Why the new snooping law threatens individual freedom
July 10, 2014
Those people who hoped the coalition government would roll back the surveillance state must be deeply disappointed. Although the new snooping law is being sold as a replacement for existing rules, the reality may be rather more worrying.
According to NO2ID:
“The Government’s Data Retention and Investigatory Powers Bill (DRIP) is much more than a replacement for existing regulations…It gives future Home Secretaries sweeping new powers to order telephone and internet companies to keep almost any sort of information about their users.”
Guy Herbert, General Secretary of NO2ID adds:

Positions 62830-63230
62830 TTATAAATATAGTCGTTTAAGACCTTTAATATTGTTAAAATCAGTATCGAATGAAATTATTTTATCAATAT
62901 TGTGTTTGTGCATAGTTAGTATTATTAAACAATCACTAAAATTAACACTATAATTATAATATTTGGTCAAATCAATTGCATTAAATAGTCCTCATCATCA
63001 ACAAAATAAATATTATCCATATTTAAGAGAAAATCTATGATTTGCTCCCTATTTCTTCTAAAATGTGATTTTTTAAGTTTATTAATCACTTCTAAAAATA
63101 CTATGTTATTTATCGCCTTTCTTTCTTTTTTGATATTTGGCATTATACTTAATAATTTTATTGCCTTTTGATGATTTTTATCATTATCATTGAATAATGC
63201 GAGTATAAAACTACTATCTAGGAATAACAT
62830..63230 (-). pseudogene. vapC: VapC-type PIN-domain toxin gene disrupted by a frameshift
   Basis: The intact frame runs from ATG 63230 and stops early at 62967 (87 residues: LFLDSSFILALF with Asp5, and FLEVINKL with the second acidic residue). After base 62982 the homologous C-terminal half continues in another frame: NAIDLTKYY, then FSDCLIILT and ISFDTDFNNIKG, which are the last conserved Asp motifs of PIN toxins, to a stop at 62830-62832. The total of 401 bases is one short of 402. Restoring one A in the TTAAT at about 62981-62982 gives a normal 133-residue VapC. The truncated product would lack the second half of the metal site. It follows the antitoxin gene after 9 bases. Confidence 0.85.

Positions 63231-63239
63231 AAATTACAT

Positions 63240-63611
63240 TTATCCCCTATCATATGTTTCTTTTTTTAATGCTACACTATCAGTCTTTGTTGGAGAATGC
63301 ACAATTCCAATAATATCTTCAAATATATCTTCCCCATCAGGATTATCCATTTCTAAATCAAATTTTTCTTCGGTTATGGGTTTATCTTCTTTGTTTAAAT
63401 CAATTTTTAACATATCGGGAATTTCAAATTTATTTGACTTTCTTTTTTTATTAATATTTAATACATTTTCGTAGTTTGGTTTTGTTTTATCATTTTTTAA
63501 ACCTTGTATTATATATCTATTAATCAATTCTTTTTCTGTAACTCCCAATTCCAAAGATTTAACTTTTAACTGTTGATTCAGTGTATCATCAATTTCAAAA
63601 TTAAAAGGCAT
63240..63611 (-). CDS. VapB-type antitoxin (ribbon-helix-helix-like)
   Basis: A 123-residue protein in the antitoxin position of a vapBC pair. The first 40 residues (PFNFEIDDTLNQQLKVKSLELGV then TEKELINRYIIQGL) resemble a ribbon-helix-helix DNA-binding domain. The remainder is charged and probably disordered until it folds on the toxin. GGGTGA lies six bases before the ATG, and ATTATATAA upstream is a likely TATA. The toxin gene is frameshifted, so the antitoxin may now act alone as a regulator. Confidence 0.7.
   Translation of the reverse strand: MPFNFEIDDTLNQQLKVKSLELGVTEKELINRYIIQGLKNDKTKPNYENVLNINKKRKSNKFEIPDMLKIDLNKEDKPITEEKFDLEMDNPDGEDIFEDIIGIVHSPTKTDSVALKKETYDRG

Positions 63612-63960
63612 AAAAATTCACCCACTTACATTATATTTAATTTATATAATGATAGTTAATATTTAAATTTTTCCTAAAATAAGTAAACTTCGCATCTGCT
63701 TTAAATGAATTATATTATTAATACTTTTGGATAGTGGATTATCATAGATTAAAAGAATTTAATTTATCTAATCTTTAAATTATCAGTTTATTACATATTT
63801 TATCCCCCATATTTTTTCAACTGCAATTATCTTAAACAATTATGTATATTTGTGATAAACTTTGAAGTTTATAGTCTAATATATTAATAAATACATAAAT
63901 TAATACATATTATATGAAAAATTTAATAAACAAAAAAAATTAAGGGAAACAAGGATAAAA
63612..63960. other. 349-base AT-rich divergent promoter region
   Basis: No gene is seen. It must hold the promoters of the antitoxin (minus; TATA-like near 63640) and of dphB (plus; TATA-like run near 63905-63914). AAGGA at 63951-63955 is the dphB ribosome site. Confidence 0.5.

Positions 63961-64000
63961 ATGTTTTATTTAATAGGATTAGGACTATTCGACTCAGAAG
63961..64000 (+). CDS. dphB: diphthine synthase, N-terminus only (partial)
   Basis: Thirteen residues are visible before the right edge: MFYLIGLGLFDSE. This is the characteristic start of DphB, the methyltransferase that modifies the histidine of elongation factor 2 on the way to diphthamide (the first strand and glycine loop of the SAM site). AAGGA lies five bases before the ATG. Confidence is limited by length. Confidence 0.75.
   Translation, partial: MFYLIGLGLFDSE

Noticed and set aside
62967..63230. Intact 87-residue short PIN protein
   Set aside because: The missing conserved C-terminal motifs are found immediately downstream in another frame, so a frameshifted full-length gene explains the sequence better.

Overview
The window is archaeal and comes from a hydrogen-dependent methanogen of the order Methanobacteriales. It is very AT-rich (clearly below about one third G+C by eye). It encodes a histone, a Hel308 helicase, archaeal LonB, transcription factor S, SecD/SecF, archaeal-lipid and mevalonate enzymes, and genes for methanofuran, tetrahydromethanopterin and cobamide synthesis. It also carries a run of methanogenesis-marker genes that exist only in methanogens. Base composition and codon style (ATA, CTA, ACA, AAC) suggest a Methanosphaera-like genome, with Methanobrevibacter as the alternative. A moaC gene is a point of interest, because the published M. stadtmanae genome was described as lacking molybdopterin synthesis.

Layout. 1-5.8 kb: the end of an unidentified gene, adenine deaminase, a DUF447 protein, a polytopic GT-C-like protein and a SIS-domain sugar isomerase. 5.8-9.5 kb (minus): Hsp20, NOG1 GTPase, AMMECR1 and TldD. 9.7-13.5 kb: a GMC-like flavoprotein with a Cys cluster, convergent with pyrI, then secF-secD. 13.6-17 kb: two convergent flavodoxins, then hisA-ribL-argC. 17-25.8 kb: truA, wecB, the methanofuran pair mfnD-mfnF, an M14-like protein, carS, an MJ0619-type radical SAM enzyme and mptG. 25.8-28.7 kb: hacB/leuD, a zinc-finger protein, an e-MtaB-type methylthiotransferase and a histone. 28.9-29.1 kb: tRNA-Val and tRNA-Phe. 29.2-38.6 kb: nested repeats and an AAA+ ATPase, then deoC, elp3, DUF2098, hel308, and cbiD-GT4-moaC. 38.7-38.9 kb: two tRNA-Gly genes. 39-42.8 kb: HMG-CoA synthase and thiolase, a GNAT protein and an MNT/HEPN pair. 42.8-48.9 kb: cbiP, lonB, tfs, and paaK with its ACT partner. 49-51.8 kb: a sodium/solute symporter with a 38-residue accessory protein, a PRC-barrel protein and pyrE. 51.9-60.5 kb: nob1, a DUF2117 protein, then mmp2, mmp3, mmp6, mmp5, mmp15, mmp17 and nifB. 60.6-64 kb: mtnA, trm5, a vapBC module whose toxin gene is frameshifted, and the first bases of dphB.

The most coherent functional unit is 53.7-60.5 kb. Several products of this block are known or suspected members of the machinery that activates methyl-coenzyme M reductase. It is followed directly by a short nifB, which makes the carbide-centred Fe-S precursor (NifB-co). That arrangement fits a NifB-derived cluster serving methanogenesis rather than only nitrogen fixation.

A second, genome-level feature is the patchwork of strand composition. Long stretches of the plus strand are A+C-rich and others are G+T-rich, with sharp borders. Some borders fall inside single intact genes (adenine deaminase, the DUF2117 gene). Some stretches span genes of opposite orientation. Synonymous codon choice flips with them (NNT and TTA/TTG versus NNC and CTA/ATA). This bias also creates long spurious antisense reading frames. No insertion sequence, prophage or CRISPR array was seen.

“This is a classic database state scheme for mass surveillance that can be indefinitely modified once it is on the statute book. A DRIP can easily become a torrent.”
While the government’s rhetoric has focused on the threat from terrorists and paedophiles, it is important to remember that there are many good reasons why people behaving ethically would not want to be monitored by the authorities.
For example, a whistleblower might be working to expose government wrongdoing, such as corruption among officials or lies told to foster support for a particular policy. Information obtained through surveillance could potentially be used to hamper such activities or to deter people from speaking out.
There could also be negative implications for financial privacy and for the dissemination of unpopular political views by ‘dissidents’ (the latter in the context of the UK’s restrictions on free speech on certain issues). The danger of a ‘ratchet effect’, perhaps in the context of some emergency or the election of a government with more authoritarian instincts, should not be dismissed.